“Vive le Toronto artistique,” Knelman suggests, and that will work for some in our city.

Yet for the many who can’t afford it, Toronto culture might as well be on life support. Oui ou non?

Photo courtesy of the MACM


  1. I think Knelman has been reading too much Jenny Holzer. Money [i]does not necessarily [/i]create taste.

  2. No comment on Holzer in relation to this article, but when I discovered her it was one of those cathartic Art Moments when some artist is doing something that completely makes sense and is almost like it fills some gap in your mind, and lets you understand the world better.

    You can see a Holzer on the wall of the Tate Modern in London, by the elevator — for free.

  3. Uuuhhh..glad to hear about Luminato being recognized as a big success, and a little pissed about the difference in admission fees (although MBA and Md’AC are *much* smaller than the ROM and AGO). But when in the last 30 years has Montreal been Canada’s cultural centre? If a city has the national ballet and opera companies, the largest museums in the country, the national broadcaster, arguably the world’s most important film festival and (to use to old-but-true cliche) probably the biggest theatre scene in the English-speaking world other than New York and London…is it really competing with anybody else in Canada? I know Montreal definitely still has the lead in modern dance, but that’s gotta be it.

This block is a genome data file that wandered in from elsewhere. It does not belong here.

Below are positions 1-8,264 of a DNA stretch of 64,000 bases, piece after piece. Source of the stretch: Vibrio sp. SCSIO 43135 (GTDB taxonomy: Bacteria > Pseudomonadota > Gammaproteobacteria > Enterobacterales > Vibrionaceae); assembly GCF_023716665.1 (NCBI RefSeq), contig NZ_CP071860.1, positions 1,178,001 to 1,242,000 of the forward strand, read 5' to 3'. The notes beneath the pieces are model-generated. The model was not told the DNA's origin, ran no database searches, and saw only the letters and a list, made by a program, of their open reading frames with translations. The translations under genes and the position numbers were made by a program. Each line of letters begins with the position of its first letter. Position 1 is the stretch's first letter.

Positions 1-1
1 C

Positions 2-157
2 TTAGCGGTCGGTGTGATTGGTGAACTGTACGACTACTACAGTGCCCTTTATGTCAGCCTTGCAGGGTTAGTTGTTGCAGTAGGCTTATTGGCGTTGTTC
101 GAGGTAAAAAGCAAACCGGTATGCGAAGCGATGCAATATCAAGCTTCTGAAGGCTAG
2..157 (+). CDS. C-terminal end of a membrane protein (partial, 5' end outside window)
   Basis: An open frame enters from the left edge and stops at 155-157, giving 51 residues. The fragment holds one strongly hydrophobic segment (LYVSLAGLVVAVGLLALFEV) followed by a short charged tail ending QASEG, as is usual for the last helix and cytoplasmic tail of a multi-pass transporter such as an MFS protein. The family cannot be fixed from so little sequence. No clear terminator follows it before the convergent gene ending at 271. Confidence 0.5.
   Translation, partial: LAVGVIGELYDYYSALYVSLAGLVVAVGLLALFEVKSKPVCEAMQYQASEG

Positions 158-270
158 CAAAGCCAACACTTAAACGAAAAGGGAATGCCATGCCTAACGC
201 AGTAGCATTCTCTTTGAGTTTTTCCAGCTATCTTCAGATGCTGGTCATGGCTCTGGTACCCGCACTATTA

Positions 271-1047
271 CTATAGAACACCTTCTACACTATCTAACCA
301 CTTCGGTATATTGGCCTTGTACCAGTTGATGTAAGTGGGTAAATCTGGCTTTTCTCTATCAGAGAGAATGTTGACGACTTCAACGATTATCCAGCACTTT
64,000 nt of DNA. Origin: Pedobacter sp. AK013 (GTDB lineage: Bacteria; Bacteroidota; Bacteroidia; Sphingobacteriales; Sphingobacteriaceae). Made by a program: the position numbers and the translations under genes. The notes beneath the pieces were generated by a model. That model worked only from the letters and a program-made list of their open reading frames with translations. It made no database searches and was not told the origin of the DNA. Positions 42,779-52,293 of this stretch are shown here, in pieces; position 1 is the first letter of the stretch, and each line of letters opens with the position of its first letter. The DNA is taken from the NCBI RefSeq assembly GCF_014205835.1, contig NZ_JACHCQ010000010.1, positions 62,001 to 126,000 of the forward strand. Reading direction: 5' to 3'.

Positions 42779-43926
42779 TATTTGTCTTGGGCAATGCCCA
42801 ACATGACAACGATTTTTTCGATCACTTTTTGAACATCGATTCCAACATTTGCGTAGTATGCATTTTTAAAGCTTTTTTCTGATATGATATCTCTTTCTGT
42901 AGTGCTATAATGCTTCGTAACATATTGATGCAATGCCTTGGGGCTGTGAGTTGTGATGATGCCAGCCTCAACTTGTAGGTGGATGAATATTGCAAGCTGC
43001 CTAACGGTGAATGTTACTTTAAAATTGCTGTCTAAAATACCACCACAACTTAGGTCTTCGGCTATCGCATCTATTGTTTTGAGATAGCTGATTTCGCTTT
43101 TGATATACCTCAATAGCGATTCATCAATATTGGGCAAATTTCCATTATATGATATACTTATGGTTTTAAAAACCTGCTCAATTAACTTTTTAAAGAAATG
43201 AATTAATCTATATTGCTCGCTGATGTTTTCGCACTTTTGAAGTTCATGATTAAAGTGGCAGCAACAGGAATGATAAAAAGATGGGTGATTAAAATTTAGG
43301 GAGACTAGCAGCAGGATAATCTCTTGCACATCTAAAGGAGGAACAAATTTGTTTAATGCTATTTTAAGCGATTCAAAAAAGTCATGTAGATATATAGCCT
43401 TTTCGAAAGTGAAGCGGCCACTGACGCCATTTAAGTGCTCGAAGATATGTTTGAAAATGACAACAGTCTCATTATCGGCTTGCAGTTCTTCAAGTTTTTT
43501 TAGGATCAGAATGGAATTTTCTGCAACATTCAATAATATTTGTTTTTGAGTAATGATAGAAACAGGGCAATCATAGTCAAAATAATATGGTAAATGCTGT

4. good call on the fact that even though the buildings and branding are new and shiny but that most people can afford to blow that kinda money on a trip to the museum.

    I always loved how in Montreal (and New York…and London…) you could just stroll into the museum if the afternoon got to be damp or on a cold morning and them just leave. No pressure to turn it into a day trip and get your money’s worth.

  5. I think one might think that if one thinks “culture” comes from large brick-mortar institutions like AGO. No matter how many free passes are given out at citizenship ceremonies, that will remain true for a lot of native and non-native Torontonians. How much culture could be generated if you used city-owned community centres to hold exhibitions and events and downloaded $75m directly to artists, rather than reinforce the “blue chip”/”big iron” arts venues?